Jackie Baillie

Jacqueline Marie Baillie (née Barnes; born 15 January 1964) is a Scottish Labour Party politician serving as Deputy Leader of the Scottish Labour Party since 2020. She has been Member of the Scottish Parliament (MSP) for the Dumbarton constituency since 1999.

Jackie Baillie

Baillie in 2011
Deputy Leader of the Scottish Labour Party
Assumed office
3 April 2020
LeaderRichard Leonard
Preceded byLesley Laird
Scottish Labour Shadow Cabinet Secretary for Finance, Jobs and Fair Work
Assumed office
28 April 2020
LeaderRichard Leonard
Preceded byRhoda Grant
Scottish Labour Shadow Cabinet Secretary for Finance, Economy and Fair Work[1]
In office
19 December 2017  4 October 2018
LeaderRichard Leonard
Preceded byKezia Dugdale
Succeeded byRichard Leonard
Leader of the Scottish Labour Party
In office
15 November 2017  18 November 2017
LeaderJeremy Corbyn
Preceded byAlex Rowley (Acting)
Succeeded byRichard Leonard
Minister for Social Justice
In office
27 October 2000  8 November 2001
First MinisterHenry McLeish
Preceded byWendy Alexander
Succeeded byIain Gray
Member of the Scottish Parliament
for Dumbarton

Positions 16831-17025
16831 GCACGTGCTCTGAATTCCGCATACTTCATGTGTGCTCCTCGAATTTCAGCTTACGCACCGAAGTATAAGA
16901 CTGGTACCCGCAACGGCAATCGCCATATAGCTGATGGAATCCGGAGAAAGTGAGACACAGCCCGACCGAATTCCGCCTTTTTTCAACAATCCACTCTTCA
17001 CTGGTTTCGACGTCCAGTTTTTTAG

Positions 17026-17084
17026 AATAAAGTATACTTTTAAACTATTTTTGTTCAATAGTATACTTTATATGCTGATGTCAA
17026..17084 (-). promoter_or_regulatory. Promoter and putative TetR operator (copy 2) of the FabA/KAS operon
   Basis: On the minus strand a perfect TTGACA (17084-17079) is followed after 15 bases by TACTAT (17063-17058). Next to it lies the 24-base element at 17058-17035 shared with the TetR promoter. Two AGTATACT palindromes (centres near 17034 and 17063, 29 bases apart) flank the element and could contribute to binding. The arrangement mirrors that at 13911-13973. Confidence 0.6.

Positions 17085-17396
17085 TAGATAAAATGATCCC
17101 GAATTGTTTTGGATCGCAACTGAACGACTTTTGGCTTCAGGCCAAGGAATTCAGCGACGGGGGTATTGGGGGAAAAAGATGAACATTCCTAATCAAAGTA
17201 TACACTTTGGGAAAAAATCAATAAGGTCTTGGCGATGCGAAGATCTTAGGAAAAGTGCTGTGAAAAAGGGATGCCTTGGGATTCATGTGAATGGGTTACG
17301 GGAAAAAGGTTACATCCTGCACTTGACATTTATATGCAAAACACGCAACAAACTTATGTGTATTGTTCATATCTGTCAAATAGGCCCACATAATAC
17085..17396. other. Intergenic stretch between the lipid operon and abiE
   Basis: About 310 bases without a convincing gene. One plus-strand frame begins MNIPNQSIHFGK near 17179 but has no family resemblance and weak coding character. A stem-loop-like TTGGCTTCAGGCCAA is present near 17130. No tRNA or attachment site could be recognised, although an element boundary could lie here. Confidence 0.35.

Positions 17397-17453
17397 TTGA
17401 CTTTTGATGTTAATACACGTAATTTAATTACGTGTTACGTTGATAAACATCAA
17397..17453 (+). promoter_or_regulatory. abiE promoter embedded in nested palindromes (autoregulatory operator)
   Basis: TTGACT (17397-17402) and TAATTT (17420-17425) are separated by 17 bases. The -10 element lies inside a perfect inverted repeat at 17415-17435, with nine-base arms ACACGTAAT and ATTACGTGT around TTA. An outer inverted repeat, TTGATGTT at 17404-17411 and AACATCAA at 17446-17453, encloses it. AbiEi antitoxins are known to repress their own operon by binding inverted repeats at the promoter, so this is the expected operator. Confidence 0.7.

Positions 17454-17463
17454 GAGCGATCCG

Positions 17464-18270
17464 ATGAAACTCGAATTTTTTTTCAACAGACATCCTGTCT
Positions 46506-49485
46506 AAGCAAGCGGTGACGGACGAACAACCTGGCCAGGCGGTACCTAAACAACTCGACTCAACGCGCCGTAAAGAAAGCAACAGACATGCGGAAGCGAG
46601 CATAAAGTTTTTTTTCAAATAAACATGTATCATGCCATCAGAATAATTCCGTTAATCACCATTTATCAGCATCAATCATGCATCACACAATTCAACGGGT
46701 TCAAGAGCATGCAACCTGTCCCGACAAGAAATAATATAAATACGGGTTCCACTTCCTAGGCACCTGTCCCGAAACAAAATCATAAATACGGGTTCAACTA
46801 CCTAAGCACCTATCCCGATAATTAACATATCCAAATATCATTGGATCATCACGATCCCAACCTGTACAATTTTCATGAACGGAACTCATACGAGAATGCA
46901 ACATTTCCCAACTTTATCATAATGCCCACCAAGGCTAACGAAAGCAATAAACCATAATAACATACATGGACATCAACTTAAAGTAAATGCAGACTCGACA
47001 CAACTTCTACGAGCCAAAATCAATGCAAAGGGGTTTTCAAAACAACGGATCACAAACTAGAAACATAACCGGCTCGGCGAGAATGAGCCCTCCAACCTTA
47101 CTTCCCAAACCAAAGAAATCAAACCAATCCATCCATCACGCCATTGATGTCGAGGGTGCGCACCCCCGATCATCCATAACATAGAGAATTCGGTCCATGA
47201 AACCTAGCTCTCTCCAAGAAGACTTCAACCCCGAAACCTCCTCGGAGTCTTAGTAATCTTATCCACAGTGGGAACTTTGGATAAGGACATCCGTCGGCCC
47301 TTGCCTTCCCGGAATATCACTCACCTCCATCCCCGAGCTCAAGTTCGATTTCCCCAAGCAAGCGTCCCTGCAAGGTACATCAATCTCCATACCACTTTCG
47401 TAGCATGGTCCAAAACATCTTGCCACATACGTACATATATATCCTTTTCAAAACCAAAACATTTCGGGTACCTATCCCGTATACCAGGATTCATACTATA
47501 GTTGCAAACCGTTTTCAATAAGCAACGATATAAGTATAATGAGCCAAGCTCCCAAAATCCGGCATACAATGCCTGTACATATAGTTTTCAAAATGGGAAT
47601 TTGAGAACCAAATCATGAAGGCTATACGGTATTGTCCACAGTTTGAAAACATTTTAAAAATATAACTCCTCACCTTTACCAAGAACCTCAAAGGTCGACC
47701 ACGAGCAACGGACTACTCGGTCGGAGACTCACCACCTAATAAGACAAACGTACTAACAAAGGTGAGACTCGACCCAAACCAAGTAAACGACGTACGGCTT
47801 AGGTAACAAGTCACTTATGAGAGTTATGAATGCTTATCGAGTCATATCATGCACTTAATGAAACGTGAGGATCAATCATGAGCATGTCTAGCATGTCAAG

Assumed office
6 May 1999
Preceded byConstituency established
Majority109 (0.3%)
Personal details
Jacqueline Marie Barnes

(1964-01-15) 15 January 1964 (age 56)
British Hong Kong
Political partyLabour
Stephen Baillie (m. 1982)
Children1 daughter
Alma materCumbernauld College
University of Strathclyde
University of Glasgow

Baillie served as Scottish Labour Spokesperson for Economy, Fair Work and Jobs, later renamed Finance, Economy and Fair Work, from December 2017 to October 2018. She has served as Spokesperson for Finance, Jobs and Fair Work since April 2020.

Early life and career

Baillie was born on 15 January 1964 in British Hong Kong to Sophie and Frank Barnes.[2] Her mother is Scottish and her father Portuguese. She attended the private St Anne's School, Windermere in the Lake District. She studied at Cumbernauld College, Strathclyde University and the University of Glasgow. She went on to work as a resource centre manager at Strathkelvin District Council and a community economic development manager at East Dunbartonshire Council.[3]

Political career

Baillie was chair of the Scottish Labour Party in 1997.[3] She was first elected at the inaugural election for the Scottish Parliament in May 1999. She was re-elected in 2003. A member of the Scottish Parliament's Justice 2 Committee and Public Petitions Committee, she was previously a member of the Scottish Executive, serving as Minister for Social Justice when Henry McLeish was First Minister, during which time she was involved with the Homelessness Task Force.[4]